This might get a bit long and for that I appologise but I felt this might be of assistance to someone out there maybe since when I notified Zimbra support that I was going to migrate I got the following responce;

Thank you for contacting VMWARE Zimbra Support. Regarding your issue I would like to inform you that we do not support for the Cent OS. Regarding the method to migration of ZCS from one server to another you need to have the same version of OS on both the machines
Okay so the first line is pretty bog standard but I was supprised to hear from support that I couldn't migrate to between OS versions which i knew to be false. So chork up another dud support ticket responce, serioulsy you'd think after all these years that would get better but it hasn't.

Anyway moving on... back in March 2006 I went live with the setup mentioned here: http://www.zimbra.com/forums/etc/181...html#post91884

After 6 wonderful years starting with Zimbra 4 and going till Zimbra 7.2.1 it was time to put the old girl to rest. To be honest if Zimbra had released version 8.0.0 on RHEL4 64 I would probably still be using it even though it was getting a bit tired. They didn't so this was the catalyst for change, I decided to build a new server, give it new storage and upgrade to Centos 6.3 and Zimbra 8.0.0.

This is the new rig is hardware certified for Centos and RHEL;

Chenbro 217B 2U Chassis
Zippy 650W Redundant PSU's
2x Intel Xeon E5-2620 CPU's (6 cores, 20mb cache)
SuperMicro X9DRi-F Motherboard
16GB DDR3 ECC Memory
2x Intel 240GB '520' Series SSD's (Raid Mirror)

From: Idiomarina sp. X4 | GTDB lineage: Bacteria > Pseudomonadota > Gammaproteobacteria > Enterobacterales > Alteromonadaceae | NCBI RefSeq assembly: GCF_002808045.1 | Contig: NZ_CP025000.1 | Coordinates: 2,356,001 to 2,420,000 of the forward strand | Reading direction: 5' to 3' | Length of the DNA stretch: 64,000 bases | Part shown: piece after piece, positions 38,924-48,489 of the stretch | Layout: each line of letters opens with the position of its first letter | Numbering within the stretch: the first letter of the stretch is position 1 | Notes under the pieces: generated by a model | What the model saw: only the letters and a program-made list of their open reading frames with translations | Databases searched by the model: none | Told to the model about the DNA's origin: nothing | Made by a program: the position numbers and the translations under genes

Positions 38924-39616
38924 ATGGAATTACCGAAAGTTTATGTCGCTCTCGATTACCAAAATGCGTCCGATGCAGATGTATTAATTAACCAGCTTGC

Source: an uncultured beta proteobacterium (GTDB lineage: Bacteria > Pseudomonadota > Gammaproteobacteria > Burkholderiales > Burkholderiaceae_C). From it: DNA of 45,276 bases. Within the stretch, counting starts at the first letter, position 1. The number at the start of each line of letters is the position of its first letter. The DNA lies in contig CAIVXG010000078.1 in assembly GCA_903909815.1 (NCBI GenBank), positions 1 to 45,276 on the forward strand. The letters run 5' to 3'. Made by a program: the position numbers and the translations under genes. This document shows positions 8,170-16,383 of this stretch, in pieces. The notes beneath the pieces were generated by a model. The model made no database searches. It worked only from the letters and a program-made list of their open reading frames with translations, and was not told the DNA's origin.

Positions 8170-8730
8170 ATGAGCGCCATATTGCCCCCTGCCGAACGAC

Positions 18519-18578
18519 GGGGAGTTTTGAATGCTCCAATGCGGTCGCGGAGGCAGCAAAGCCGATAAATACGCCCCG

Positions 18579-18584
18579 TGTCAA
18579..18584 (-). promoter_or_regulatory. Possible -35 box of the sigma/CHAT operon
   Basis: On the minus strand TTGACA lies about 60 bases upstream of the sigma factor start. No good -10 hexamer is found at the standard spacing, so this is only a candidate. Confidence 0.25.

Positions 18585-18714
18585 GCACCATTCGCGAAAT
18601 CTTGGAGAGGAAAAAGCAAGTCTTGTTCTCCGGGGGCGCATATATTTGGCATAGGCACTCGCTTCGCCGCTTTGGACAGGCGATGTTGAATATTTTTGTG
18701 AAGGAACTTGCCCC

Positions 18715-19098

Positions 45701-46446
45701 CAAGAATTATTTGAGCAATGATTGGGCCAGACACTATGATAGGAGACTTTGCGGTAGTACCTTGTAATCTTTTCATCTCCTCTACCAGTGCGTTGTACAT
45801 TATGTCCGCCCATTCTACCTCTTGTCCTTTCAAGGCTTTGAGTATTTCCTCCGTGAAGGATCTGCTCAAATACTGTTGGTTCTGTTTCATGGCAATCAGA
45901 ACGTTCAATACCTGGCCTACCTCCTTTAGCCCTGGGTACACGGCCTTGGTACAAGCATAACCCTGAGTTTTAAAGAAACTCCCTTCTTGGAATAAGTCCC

Instead of using a Qlogic HBA for iSCSI this time I just added an additional Intel Gigabit ET dual port server adaptor to connect to the Dell MD3000i iSCSI target which has the MailStor and Backup volumes on it.

To install Centos 6.3 I grabbed the lastest net install and did a basic server installation noting to give it the exact same hostname as the current production server. From there is was a matter of some fine tuning.

Code:
yum update -y
service postfix stop
chkconfig postfix off
yum install nc libstdc++ -y
Then I commented out the 'Defaults requiretty' in /etc/sudoers

Next I went about setting up the network, at thing juncture I should mention I have an external firewall that sits infront of my mail environment so the following isn't so scary.

Code:
service iptables save
service iptables stop
chkconfig iptables off
service ip6tables save
service ip6tables stop
chkconfig ip6tables off
I then editted the required interface files to set eth0 for the lan and eth2 for the iSCSI.
Code:
/etc/sysconfig/networking-scripts/ifcfg-eth0
/etc/sysconfig/networking-scripts/ifcfg-eth2
This was following my making sure /etc/hosts and /etc/resolv.conf matched my production enviroment, note you have to give your new server a dummy IP till you are ready to shutdown the production enviroment, but it needs to have the same hostname.

Then it was time to get the iSCSI initiator firing and mounting on boot in fstab;

Code:
yum install isci-initiator-utils -y
/sbin/iscsiadm -m discovery -t sendtargets -p $TARGETIP
chkconfig iscsi on
chkconfig iscsid on
/sbin/iscsiadm -m node -o show
/sbin/iscsiadm -m node --targetname $iqn.target.string --portal $TargetIP:Port --login
/sbin/iscsiadm -m session -o show
At this point you should be connected and logged into the iSCSI target, in my case the Dell MD3000i.. easy way to really check is;
Code:
cat /proc/partitions
which should show you a new device such as /dev/sdc.

Now you have to partition and format the new iSCSI device.

Code:
fdisk /dev/sdc
n = new partition
p = primary
w =write
mkfs.ext4 /dev/sdc1
Now we need to mount it on boot;

Code:
vi /etc/fstab
/dev/sdc1  /mnt/path  ext4  _netdev  0  0
Let me stress it is very important to use the _netdev option, failure to do so will make your system unbootable and have you reaching for rescue media to fix fstab.